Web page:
I'm teaching a Nature Art class once a week at a local elementary school. Our 8 week class is culminating in dyeing playsilks with natural dyes. I dyed up some samples so the kids can see what's possible. I'm not including indigo in this class so I don't have any blues or bright greens but I'm sure the kids will find a color they like from these options!
Fabric was mordanted in alum (8% of fabric weight) and cream of tartar (7%) before dyeing. The large piece in the center was dyed with black walnut. The smaller ones, clockwise from left were dyed with cochineal (x2), madder root (x2), onion skins and queen anne's lace flowers.
I put each piece of fabric in a small jelly jar with the dye matter directly on it. I simmered them in a larger pot of water for an hour or until the color reached the desired shade.
These were dyed with cochineal at two different strengths. I didn't measure but added just a tiny sprinkle to the jar with the fabric on the left and a little pinch to the one on the right. Cochineal is very strong and it doesn't take a lot to create rich colors. The speckles on the fabric are there because I didn't strain the cochineal out before adding the fabric.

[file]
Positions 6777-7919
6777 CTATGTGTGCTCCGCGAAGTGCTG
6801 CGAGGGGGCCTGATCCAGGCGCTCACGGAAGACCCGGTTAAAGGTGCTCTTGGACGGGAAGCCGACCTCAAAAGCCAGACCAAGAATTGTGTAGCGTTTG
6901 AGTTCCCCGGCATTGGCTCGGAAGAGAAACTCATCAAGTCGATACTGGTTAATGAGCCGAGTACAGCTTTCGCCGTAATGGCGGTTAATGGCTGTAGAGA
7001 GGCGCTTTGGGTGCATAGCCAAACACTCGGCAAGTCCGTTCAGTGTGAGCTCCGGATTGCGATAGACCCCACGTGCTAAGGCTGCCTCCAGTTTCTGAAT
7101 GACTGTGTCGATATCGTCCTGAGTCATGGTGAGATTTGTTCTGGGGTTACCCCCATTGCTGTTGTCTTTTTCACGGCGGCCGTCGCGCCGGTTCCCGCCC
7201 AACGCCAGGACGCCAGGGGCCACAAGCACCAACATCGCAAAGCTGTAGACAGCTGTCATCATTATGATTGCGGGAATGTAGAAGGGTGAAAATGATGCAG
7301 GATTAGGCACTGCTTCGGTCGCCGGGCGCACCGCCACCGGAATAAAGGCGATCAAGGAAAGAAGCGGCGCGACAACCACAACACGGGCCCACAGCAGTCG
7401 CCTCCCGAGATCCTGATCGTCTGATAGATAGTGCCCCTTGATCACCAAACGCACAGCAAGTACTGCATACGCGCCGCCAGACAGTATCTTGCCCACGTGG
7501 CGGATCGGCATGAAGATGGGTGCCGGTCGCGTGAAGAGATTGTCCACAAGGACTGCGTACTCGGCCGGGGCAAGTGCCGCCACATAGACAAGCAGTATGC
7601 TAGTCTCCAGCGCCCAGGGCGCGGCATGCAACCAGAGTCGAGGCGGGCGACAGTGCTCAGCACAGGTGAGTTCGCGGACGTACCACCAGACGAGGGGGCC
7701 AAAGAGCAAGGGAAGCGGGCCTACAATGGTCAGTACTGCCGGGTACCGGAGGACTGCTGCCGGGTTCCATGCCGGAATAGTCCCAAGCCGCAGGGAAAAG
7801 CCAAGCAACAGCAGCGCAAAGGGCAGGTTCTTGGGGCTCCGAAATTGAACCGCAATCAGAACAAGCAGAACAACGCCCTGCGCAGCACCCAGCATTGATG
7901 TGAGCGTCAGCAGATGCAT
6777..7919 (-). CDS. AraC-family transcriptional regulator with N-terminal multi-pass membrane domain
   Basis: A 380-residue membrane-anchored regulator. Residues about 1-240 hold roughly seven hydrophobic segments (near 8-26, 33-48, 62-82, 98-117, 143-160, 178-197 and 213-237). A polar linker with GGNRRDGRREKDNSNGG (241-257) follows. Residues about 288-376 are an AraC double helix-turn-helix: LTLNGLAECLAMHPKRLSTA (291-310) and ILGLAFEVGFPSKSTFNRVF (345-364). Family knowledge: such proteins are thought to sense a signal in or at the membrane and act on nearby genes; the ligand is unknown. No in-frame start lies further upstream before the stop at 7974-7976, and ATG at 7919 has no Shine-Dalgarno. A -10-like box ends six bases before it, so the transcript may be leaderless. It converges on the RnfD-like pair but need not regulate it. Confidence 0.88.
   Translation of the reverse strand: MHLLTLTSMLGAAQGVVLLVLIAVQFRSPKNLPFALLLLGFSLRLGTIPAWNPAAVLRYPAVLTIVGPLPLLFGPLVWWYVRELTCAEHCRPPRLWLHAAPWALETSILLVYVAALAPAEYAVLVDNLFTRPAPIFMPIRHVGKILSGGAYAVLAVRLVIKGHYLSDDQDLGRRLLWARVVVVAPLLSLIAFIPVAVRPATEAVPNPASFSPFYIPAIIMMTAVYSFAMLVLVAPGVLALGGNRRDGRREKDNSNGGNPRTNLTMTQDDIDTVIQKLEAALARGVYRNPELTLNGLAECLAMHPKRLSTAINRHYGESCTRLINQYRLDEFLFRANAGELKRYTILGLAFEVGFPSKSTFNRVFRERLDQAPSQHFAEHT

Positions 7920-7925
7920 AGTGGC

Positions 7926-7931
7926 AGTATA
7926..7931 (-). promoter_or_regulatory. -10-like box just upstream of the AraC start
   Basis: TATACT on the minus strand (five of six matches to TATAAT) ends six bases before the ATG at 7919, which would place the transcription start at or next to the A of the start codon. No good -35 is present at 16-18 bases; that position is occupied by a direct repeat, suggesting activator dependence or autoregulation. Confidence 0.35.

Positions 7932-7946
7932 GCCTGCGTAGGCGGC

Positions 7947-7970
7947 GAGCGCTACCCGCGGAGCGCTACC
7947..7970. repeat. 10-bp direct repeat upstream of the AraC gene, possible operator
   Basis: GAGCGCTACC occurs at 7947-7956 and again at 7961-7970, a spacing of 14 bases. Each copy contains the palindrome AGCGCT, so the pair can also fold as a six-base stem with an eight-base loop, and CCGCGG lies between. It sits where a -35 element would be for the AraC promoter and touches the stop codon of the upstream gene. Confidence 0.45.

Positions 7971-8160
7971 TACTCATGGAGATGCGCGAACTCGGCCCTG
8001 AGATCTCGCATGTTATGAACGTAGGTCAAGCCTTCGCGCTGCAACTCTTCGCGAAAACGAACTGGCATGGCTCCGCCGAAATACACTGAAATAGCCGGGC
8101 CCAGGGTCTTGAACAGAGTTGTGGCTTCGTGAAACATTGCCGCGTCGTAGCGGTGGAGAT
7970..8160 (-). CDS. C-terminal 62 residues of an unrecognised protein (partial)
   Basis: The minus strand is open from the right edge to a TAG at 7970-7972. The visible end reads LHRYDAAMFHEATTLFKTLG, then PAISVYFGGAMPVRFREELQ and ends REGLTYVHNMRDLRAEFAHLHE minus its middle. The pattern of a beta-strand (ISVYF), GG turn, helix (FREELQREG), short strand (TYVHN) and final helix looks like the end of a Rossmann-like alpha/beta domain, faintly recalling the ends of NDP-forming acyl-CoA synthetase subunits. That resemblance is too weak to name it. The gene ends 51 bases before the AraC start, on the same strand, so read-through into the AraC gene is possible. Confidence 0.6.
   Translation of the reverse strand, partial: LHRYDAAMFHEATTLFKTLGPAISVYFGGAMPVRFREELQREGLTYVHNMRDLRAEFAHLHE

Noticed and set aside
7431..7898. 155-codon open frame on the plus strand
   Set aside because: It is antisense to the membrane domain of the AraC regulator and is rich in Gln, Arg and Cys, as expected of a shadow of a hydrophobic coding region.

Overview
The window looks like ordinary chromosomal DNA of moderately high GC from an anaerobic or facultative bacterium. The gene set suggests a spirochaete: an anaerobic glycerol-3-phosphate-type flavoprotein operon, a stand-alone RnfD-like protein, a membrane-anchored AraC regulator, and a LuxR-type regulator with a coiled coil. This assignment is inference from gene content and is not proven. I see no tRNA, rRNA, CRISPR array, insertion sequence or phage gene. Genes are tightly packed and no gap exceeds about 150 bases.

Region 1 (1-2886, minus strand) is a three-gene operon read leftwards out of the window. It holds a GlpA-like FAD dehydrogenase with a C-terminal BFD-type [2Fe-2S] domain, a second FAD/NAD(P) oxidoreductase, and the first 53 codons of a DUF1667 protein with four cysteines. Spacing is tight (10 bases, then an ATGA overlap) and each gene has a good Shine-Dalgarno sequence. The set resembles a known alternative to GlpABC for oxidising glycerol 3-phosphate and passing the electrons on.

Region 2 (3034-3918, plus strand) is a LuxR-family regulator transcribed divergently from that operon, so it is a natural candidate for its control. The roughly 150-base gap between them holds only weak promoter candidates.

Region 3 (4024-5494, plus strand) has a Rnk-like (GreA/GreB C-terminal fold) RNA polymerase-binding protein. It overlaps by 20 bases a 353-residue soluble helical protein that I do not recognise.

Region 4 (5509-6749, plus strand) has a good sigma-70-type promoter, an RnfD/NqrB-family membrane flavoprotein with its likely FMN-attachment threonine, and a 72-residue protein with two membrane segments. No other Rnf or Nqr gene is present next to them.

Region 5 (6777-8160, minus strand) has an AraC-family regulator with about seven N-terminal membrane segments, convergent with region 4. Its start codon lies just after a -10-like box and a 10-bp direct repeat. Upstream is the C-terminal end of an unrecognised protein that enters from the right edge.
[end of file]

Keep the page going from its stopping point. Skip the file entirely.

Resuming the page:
It's interesting that the madder-dyed silk was also in the dyebath with ground madder root but didn't get any speckling like the cochineal. The more peachy-orange on the left had a little ammonia added to the dye-bath to shift the pH.
The silk on the left was dyed with onion skins and I really love the resulting golden color. I didn't weigh the fabric or onion skins but my estimate is that the ratio is about 1:2, onion skins to fabric. The lemon yellow is from queen anne's lace with just a pinch of soda ash to really bring out the yellow. I estimate that I used a ratio of flowers to fabric of 2:1. The little scrap of olive green was a piece I cut off of the queen anne's lace fabric and dipped in iron water.
This silk was simmered with several whole back walnuts then left to soak in the walnut water for over a day. it's a rich brown with beautiful darker markings where the fabric was touching the walnuts.
I love the way these colors look together and can't wait to see which colors my students choose for their fabric!